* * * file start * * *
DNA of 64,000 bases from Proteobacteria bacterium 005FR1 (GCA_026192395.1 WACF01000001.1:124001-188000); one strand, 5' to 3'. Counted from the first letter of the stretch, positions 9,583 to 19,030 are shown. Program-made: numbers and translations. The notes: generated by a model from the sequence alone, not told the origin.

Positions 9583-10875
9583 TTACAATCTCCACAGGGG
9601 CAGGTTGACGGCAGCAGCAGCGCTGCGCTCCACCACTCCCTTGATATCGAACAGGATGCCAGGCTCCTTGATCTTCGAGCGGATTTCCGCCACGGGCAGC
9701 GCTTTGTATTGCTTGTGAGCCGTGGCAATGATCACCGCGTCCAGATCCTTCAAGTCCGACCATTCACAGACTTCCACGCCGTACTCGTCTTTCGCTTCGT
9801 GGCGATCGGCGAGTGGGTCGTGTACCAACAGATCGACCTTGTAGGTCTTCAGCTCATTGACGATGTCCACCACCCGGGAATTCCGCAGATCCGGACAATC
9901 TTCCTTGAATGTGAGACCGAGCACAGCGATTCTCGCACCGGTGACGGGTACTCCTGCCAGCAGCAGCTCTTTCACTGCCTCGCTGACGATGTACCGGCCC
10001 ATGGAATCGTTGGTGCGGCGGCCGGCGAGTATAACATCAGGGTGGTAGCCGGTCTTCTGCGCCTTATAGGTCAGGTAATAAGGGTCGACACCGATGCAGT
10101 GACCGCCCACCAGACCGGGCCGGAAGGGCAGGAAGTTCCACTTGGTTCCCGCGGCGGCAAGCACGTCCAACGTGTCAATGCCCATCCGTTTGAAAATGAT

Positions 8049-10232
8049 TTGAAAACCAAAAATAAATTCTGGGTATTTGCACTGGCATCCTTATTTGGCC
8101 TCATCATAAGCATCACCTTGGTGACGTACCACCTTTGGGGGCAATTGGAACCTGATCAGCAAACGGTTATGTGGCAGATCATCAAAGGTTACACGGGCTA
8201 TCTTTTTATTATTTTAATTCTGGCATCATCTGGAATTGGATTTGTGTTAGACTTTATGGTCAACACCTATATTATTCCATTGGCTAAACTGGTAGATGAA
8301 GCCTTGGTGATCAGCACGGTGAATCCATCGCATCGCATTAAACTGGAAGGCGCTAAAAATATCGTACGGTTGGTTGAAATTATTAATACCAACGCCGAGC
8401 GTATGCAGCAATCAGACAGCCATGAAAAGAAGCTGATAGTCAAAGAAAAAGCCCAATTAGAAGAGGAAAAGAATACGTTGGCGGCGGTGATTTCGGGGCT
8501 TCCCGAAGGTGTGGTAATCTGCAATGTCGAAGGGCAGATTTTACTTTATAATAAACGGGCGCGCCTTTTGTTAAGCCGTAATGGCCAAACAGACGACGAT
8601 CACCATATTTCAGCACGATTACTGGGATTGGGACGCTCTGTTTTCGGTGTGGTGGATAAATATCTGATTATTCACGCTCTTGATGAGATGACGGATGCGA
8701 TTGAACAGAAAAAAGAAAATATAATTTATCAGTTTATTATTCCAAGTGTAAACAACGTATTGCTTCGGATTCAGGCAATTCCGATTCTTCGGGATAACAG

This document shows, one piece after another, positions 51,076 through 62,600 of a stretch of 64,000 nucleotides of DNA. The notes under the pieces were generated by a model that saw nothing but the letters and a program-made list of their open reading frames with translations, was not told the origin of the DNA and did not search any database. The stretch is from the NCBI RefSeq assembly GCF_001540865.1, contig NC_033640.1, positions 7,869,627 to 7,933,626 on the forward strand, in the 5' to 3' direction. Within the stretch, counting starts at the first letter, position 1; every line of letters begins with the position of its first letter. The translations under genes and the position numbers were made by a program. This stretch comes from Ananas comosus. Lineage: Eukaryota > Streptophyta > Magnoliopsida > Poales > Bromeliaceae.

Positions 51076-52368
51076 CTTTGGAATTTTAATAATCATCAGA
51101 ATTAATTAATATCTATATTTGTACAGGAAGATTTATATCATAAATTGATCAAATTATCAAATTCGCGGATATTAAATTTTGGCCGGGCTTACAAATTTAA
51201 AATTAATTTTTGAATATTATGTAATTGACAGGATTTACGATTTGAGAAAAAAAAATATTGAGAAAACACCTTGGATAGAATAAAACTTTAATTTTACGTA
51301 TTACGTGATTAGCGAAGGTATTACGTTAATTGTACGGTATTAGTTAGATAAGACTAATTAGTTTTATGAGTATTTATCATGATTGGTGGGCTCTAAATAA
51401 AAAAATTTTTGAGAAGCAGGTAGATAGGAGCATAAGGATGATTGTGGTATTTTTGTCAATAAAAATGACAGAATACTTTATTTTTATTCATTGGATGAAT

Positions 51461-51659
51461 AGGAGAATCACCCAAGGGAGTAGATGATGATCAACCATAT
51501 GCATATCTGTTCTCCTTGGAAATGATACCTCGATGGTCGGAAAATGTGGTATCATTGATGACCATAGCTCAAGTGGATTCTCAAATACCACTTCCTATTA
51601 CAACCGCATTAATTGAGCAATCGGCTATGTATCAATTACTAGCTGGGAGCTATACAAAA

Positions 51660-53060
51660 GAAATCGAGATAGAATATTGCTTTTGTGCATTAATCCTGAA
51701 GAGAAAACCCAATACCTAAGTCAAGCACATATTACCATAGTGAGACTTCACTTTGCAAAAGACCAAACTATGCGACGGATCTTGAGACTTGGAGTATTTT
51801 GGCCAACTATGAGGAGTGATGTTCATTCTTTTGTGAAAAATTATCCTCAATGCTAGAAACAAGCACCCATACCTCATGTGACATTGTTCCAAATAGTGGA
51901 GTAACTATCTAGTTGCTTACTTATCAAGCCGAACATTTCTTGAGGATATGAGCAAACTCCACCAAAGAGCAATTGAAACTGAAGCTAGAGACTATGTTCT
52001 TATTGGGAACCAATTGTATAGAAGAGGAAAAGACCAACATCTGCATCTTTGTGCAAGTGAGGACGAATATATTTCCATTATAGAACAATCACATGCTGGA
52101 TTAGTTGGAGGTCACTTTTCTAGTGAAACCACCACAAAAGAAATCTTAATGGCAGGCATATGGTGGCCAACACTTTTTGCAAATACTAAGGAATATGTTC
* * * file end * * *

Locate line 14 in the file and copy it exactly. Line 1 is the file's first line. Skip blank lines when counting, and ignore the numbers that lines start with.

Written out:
8301 GCCTTGGTGATCAGCACGGTGAATCCATCGCATCGCATTAAACTGGAAGGCGCTAAAAATATCGTACGGTTGGTTGAAATTATTAATACCAACGCCGAGC